• Direct and Indirect ExperiencesThis type of curriculum combines first-hand experiences like field trips or lab experiments with indirect learning through media, enriching the educational journey.


  • Collaborative and Adaptive Environment:
    • Planning and EvaluationIn this type of curriculum, students are actively involved in planning and evaluating their learning journey, fostering a collaborative and reflective educational environment.
    • Diverse Methods and MaterialsEmploying a diverse type of curriculum, a variety of teaching methods and materials are utilized to accommodate different learning styles and preferences, ensuring a more inclusive educational experience.
    • Dynamic CurriculumThe type of curriculum in question is designed to adapt to the changing needs, interests, and abilities of students, thereby ensuring its relevance and fostering greater engagement.

ECC’s emphasis on a type of curriculum that focuses on experiential learning not only enhances the educational relevance and engagement for students but also promotes the development of critical thinking, creativity, and a lifelong passion for learning. This approach transforms education into a dynamic interaction between the student’s experiences and the curriculum, personalizing each learning journey.

Activity-Centered Curriculum

The type of curriculum that is activity-centered transforms the learning experience, engaging students in interactive tasks that make education both enjoyable and meaningful. This is the essence of how it operates:

Active Learning Techniques:

  • Within this type of curriculum, Creative Tasks such as art projects and science experiments provide students with hands-on experience, bridging the gap between theoretical knowledge and practical real-world applications.
  • Group Activities: Encourages teamwork and communication, teaching students to collaborate towards common goals.
  • The type of curriculum that incorporates Learning Through Play is particularly effective in younger grades, where play-based activities are instrumental in reinforcing concepts in a delightful and engaging way.

Benefits of Activity-Centered Learning:

  • Develops Critical Skills: Fosters creativity, problem-solving, and critical thinking as students navigate through various tasks.
  • Promotes Self-Learning and Independence: By engaging in self-directed activities, students learn to seek information and solutions independently.
  • Enhances Memory Retention: Active participation helps students remember information more effectively than passive learning methods.

Challenges and Considerations:

  • Detailed Planning RequiredEducators must dedicate time to carefully crafting activities that align with the type of curriculum they’re implementing, ensuring these activities are both educational and engaging.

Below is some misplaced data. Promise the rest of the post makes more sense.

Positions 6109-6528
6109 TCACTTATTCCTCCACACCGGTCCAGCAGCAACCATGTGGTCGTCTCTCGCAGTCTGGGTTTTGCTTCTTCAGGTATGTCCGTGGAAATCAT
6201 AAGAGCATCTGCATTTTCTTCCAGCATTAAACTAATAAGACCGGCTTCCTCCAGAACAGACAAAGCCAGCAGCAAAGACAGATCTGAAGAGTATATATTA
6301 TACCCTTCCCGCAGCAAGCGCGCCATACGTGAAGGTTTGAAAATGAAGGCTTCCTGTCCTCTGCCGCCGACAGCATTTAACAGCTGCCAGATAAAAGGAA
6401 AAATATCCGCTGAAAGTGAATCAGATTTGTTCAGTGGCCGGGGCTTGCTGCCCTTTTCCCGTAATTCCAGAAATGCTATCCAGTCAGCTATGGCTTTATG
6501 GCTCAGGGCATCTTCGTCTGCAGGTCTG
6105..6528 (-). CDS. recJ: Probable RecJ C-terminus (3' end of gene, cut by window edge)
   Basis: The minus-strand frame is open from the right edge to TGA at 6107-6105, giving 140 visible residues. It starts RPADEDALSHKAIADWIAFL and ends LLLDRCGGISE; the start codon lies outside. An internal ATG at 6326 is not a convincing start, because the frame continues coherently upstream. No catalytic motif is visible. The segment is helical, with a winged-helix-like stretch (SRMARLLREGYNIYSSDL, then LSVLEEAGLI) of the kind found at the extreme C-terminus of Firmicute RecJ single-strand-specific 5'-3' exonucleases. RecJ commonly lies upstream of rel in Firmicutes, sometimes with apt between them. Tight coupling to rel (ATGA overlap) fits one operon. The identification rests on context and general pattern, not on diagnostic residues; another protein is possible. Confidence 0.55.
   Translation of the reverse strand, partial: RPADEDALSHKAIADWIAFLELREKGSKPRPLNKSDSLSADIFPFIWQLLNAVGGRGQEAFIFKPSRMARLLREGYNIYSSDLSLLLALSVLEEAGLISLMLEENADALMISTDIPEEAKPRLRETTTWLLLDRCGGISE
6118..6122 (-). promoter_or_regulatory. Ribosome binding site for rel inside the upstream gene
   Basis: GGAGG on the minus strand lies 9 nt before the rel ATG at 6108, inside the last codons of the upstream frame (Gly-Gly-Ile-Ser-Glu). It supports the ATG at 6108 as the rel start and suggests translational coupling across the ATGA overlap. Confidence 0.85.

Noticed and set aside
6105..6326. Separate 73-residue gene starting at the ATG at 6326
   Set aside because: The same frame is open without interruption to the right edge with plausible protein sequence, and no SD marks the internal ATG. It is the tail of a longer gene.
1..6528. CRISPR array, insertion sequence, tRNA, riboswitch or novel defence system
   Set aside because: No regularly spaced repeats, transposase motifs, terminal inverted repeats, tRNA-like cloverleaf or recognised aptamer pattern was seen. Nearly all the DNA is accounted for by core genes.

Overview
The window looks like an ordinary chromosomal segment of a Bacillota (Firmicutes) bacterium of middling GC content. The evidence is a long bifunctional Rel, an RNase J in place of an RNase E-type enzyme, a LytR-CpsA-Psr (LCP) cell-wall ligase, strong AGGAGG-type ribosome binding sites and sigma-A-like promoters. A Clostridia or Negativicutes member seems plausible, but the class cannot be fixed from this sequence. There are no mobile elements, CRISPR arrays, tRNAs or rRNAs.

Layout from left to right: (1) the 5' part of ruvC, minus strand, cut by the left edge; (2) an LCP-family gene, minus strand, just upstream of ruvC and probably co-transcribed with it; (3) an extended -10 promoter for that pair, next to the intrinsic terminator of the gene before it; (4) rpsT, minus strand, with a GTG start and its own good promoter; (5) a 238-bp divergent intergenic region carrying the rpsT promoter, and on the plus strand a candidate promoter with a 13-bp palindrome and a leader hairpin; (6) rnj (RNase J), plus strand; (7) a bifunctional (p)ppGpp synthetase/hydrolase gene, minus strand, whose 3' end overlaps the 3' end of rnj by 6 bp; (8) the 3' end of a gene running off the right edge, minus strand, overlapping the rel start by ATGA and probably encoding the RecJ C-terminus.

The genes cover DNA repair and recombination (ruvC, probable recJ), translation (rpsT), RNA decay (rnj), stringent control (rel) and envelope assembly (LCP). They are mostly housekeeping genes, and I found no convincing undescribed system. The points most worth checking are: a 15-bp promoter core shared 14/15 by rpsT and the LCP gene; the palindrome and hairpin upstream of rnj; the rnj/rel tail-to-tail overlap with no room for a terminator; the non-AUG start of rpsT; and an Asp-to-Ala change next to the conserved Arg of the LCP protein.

• Varied Effectiveness Across SubjectsWhile this type of curriculum is excellent for experimental sciences, it may be less impactful for disciplines like social sciences, which require a greater emphasis on abstract thinking.

By adopting an activity-centered type of curriculum, educators can accommodate various learning styles, making sure every student engages with the content in the most effective way for them. This inclusive teaching strategy fosters a classroom environment conducive to lifelong curious and active learning.

Objective-Centered Curriculum

The objective-centered type of curriculum is a teaching method crafted with precision around specific, measurable learning goals. These goals form the curriculum’s foundation, ensuring lessons are strategically tailored to achieve clear educational outcomes. Here’s an in-depth examination:

Key Features of Objective-Centered Curriculum:

  • Clear and Measurable Objectives: Learning goals are explicitly defined, allowing for precise assessment and evaluation of student progress.
  • Alignment with Standards: This method harmonizes with national and state educational benchmarks, guaranteeing a comprehensive education.

Design and Implementation:

  1. Identifying Learning Goals: Starts with a clear understanding of what students need to learn.
  2. Determining Content and Activities: Selects teaching materials and experiences that directly support the learning objectives.
  3. Planning Assessments: Designs assessments that accurately measure whether the learning objectives have been met.


  • Ensures a focused and efficient learning environment.
  • Facilitates targeted feedback and adjustments to teaching strategies.
  • Promotes accountability among educators and students alike.

Focusing on a type of curriculum with clearly defined objectives allows teachers to construct a structured and impactful learning journey. This method not only adheres to educational standards but also addresses the varied needs and skills of students, simplifying the measurement of progress and success.

Integrated Curriculum

The integrated type of curriculum offers a dynamic educational approach that intertwines different subject areas, creating a multifaceted learning environment. This strategy goes beyond mere subject integration; it fosters connections that deepen students’ comprehension and practical application of knowledge. We’ll explore some illustrative examples and advantages:

Examples of Integrated Curriculum Models: